Even the great Rabbi Yisroel Salanter had to learn an unpleasant lesson that year about jumping to superficial conclusions. He returned to his community and reapplied himself to the business of spiritual growth.
TWO PATHS THAT ARE ONE
Rabbi Chanina used to say: If one is found pleasing by his fellows, then he is pleasing to the Almighty; but if one is not pleasing to his fellows, then he is not pleasing to the Almighty.
In this teaching (Pirkei Avos 3:13), Rabbi Chanina alludes to a basic principle of Torah observance: The commandments articulated in the Torah comprise two types of obligations — those between man and G-d, and those between man and man.
Many people neglect the first category, believing that as long as one is “a good person,” his relationship with the Almighty can be more casual and subjectively defined. In practice, however, with no absolute authority to define what is good, each person will inevitably judge himself “good” in his own eyes.
Others neglect the second category, believing that if they are ardent in their relationship with G-d, then it is of no consequence how they relate to their fellows. It is this second type of fallacy that Rabbi Chanina comes to refute.
The tablets received by Moses at Sinai are often depicted as heart-shaped, suggesting a deeply symbolic lesson: Just as our blood has to flow efficiently through both the right and the left chambers of the heart to maintain a healthy body, so too does a healthy soul depend upon an interdependence between the two categories of mitzvos.
THE SECRET OF THE TABLETS
Each of the two tablets contains five of the Ten Commandments. The first five are precepts between man and G-d; the second five are precepts between man and his fellow. And each pairing reflects the integral nature of the two categories:
I am the L-rd, your G-d — Do not commit murder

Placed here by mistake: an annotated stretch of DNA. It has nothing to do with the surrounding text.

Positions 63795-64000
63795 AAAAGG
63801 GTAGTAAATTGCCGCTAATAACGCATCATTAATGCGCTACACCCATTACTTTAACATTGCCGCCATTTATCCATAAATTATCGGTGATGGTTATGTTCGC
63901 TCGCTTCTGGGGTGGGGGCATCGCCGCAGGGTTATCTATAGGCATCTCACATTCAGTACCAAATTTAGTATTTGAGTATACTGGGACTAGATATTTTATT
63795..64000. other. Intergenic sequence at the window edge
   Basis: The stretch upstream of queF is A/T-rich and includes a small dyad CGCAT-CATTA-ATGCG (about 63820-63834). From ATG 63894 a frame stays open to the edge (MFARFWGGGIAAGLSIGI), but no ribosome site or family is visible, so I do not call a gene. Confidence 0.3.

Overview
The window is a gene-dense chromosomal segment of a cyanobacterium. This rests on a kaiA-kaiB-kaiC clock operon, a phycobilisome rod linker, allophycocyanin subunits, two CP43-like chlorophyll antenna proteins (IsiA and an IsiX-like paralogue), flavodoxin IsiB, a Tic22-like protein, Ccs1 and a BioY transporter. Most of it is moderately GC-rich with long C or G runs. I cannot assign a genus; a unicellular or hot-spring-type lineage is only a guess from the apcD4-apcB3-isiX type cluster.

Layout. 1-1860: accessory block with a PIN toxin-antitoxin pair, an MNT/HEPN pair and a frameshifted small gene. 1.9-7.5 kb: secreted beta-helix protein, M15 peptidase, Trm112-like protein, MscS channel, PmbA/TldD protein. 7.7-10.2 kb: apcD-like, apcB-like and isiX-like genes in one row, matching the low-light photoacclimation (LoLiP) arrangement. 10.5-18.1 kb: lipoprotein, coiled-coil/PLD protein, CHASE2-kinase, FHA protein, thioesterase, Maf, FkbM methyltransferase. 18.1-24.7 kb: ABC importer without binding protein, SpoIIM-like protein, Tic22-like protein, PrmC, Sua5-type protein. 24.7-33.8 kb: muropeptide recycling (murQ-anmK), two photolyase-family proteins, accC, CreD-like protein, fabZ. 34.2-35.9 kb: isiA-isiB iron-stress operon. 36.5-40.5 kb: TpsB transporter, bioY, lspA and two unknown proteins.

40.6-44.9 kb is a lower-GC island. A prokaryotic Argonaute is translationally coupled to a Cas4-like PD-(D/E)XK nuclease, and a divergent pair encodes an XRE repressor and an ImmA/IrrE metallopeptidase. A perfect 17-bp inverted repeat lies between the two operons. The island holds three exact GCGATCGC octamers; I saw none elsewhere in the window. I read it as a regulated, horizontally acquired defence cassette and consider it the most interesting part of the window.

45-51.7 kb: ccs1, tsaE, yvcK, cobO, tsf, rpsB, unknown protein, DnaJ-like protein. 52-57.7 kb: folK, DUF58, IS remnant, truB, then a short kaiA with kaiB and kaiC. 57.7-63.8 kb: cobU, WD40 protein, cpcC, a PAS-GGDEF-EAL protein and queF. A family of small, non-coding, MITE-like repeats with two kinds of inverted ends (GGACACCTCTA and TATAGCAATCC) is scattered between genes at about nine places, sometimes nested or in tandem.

Have no other gods before Me — Do not commit adultery
Do not take G-d’s name in vain — Do not steal
Honor the Sabbath — Do not testify falsely
Honor your father and mother — Do not covet what belongs to your neighbor
The first commandment is I am the L-rd, your G-d; the sixth (which is the first on the second tablet’s group of five) is the prohibition against Murder. Only by acknowledging that there is a Creator who fashioned every human being in His image can one rationally explain why eating steak and swatting flies is any different from shedding human blood. Without such a distinction, we should all be either Vegans or serial killers.
The second commandment is the prohibition against Idolatry; the seventh is the prohibition against Adultery. The former is faithlessness in one’s relationship with the Almighty; the latter faithlessness in the sacred vow of marriage.
The third commandment is the prohibition against Taking G-d’s Name in Vain; the eighth is the prohibition against Stealing. The Almighty placed everything in this world for our use, conditional only upon recognizing that everything comes from Him. To misuse His name is to fail in that recognition, rendering all benefit from the material world the equivalent of theft.
The fourth pair of commandments includes the requirement to honor and keep the Sabbath, and the prohibition against Bearing False Witness. Since the Sabbath testifies to the creation of the world, one who violates it is in effect testifying falsely against the Creator.
The final pair includes Honoring Parents and the prohibition against Coveting, or seeking to acquire what belongs to one’s fellow through manipulation. Although the former appears to belong in the category between man and man, it teaches us to appreciate that our parents are the connection between us and our Creator. Just as parents withhold from their child that which they believe is not good for the child, similarly will G-d withhold from each of His children that which may not serve their spiritual best interests. One who internalizes this will never feel envy toward his neighbor.
The Torah commands us to serve the Almighty “with all your heart,” suggesting that our service of G-d is imperfect as long as our relationship with others is incomplete. Rabbi Chanina does not mean that we should curry favor with our neighbors through flattery or bribery. Rather, he comes to teach us that through genuine concern for our fellows we will transform ourselves into G-dly human beings.
Adapted from an article originally published at Aish.com